Ott holds key to ravine restoration

Volunteer’s research charts how salmon and steelhead may run again
By: Colin Berr Journal Staff Writer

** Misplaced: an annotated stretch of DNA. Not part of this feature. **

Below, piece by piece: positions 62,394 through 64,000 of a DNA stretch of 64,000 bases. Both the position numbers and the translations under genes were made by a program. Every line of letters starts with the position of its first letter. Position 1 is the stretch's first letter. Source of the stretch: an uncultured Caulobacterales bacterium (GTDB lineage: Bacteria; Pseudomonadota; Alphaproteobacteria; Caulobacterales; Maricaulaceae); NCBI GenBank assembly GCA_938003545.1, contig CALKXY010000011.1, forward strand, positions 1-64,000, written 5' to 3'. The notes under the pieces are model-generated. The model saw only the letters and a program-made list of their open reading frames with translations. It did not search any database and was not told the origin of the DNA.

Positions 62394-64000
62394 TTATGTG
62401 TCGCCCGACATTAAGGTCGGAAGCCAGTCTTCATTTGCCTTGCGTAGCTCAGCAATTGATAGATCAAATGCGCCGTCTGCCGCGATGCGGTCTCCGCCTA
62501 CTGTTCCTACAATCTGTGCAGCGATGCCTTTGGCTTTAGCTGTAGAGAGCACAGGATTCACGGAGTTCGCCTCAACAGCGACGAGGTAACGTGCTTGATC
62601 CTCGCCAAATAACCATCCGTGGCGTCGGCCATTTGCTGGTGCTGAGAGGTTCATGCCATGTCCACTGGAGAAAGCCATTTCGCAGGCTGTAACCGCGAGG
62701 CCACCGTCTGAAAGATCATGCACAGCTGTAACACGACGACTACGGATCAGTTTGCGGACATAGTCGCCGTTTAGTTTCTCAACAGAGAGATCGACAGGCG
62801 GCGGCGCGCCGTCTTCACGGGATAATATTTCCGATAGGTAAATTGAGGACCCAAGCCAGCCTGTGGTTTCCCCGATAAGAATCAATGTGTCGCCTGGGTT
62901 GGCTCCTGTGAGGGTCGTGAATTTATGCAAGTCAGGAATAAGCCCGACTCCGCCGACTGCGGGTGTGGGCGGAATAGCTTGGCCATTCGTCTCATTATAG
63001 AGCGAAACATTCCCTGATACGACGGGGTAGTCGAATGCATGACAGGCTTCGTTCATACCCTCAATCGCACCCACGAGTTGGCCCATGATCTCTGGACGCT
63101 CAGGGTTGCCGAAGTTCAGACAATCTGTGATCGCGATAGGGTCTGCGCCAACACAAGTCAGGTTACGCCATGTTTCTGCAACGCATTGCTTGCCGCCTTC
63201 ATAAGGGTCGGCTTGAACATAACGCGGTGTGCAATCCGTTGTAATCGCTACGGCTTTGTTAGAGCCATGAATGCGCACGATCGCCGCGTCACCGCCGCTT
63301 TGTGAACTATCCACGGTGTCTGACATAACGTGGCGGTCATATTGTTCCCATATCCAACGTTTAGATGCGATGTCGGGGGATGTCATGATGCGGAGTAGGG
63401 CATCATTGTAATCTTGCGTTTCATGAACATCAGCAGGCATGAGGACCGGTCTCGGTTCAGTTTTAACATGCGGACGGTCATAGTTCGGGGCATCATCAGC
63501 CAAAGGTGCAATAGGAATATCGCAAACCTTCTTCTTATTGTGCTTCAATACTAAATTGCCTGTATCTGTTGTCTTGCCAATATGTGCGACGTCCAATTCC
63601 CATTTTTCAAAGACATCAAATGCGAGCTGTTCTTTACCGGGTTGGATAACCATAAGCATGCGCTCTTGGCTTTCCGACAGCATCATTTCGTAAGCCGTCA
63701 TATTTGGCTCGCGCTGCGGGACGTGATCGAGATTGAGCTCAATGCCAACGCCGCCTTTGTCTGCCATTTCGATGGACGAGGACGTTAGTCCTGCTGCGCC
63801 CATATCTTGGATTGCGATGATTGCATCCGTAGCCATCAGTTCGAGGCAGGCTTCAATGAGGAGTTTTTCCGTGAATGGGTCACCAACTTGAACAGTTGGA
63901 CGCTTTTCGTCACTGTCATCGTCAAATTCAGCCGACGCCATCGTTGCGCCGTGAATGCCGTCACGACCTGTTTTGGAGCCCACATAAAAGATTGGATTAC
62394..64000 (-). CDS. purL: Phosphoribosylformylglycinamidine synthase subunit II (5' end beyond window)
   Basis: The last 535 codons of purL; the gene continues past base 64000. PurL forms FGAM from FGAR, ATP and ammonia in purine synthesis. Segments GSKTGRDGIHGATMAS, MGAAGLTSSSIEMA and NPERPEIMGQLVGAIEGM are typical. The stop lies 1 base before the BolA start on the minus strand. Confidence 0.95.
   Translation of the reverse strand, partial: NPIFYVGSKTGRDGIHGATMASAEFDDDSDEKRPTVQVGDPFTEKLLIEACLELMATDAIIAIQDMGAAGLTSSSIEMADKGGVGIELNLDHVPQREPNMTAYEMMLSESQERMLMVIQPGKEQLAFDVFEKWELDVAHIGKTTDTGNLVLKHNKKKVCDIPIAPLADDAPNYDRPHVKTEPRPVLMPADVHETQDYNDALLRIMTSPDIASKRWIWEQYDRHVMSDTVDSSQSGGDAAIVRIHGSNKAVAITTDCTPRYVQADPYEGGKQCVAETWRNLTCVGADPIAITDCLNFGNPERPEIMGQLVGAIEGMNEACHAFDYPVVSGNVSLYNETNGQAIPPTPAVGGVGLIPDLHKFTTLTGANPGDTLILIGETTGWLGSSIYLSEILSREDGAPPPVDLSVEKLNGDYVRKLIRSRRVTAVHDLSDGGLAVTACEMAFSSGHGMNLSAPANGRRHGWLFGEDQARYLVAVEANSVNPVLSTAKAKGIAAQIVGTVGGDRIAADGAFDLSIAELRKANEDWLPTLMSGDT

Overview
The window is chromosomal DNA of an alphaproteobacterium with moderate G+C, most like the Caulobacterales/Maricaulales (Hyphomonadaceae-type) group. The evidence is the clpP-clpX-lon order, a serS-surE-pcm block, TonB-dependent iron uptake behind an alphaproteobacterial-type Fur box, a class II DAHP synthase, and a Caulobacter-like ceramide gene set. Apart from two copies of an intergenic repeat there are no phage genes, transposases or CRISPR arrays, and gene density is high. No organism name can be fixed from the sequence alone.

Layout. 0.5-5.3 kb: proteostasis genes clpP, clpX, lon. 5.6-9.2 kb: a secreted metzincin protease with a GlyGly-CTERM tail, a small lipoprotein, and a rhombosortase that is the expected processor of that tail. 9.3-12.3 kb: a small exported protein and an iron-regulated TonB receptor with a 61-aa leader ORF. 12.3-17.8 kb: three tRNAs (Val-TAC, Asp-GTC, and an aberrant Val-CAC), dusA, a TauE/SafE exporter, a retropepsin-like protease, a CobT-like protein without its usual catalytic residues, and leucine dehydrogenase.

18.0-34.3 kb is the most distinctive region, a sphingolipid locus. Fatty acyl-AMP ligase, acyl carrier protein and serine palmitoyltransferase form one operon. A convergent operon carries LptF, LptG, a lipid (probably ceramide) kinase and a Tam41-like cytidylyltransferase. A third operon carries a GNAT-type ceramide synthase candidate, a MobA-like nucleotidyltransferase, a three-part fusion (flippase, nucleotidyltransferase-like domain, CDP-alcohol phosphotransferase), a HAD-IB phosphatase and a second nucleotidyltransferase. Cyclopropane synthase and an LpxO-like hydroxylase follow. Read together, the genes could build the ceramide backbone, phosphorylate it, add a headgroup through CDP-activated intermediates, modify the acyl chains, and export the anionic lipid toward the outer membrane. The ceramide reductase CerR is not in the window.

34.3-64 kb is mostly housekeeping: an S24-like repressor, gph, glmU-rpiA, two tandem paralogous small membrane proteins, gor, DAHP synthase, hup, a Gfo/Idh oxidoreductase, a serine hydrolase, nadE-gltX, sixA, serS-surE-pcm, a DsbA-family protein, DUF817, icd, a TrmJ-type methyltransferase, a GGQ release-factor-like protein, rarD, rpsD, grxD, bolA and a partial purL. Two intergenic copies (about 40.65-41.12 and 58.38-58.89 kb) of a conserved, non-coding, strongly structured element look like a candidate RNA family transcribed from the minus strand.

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Ron Ott may soon hold the key to the Auburn Ravine restoration in his hands. After months of tireless research, Ott is creating a unique book on the Auburn Ravine which lists every dam, diversion and pump from Auburn to Verona on the Sacramento River. “Ron’s book will allow us to completely restore the Auburn Ravine to salmon and steelhead runs for spawning and return to the Pacific for maturation,” said Jack Sanchez, president of SARSAS (Save Auburn Ravine Salmon and Steelhead). “His work is absolutely key to what we’re doing.” Salmon have been a major part of Ott’s life. Growing up on the Sacramento River, Ott went on to receive three advanced degrees from Stanford, which included specialties in hydrology, hydraulics and water resources. He has since worked nationwide on stream, river and lake restoration projects for fisheries for 43 years. “One of the most exciting parts of my career happened when I was jogging through a neighborhood in Seattle. I turned to go by a stream that was no bigger than 6-feet-by-3-feet, and I saw hundreds of salmon thrashing and spawning,” Ott said. “It was just incredible to see nature flourishing within the confines of an urban community.” Ott’s work seeks to counter the damage created by human diversions, such as flashboards and dams, which are set to divert water flow during certain times of the year. Salmon and steelhead are caught in the diverted water flow, and end up dying, often on the banks of farmland. Illustrated with photographs, the book describes the maximum flows and owners of each pump, diversion and dam, cost of screening, and more extensive details. With the information supplied by Ott, SARSAS will work to implement fish ladders and screens throughout the Ravine to divert the salmon and steelhead back along their desired route to the ocean. “So far, SARSAS has been successful in phase one of its mission, which is to remove diversions from the Sacramento area to the city of Lincoln,” Sanchez said. “Ron’s really boosting up phase II, which runs from Auburn to the Sacramento River.” If all goes as planned, Auburn will be one of two cities in California to see salmon spawn within city limits. “Seeing salmon spawn and travel upstream in large numbers is very uplifting for the community,” Ott said. “In a way, the health of a salmon run can reflect the health of society.” --------------------------- Get to know Ron Ott Profession: • Started his career working for the California Department of Water Resources • Joined major international consulting firm CH2M HILL and served as Director of Environmental Sciences, followed by Director of Water Resources and lastly the Director in Integrated Water Management. • Fish Facility Coordinator for the California Bay Delta Program (CALFED) for 12 years • Stared his own firm, Ott Water Engineers, which specialized in anadromous fishery restoration projects, especially fish passage projects. • Currently owns and operates a hydro-electric plant in Northern California Resumé highlights: • Led science and engineering studies for water supply, water quality and fisheries on major river and estuary systems in California, Washington, Oregon, Florida, Wisconsin and Alaska. • Published extensively in professional journals • A registered civil engineer in eight states • Received several awards from the American Society of Civil Engineers for his publications on fish passage engineering. Favorite Pastimes: Gold prospecting while swimming in streams; also riding ATVs throughout Northern California and Nevada with his family.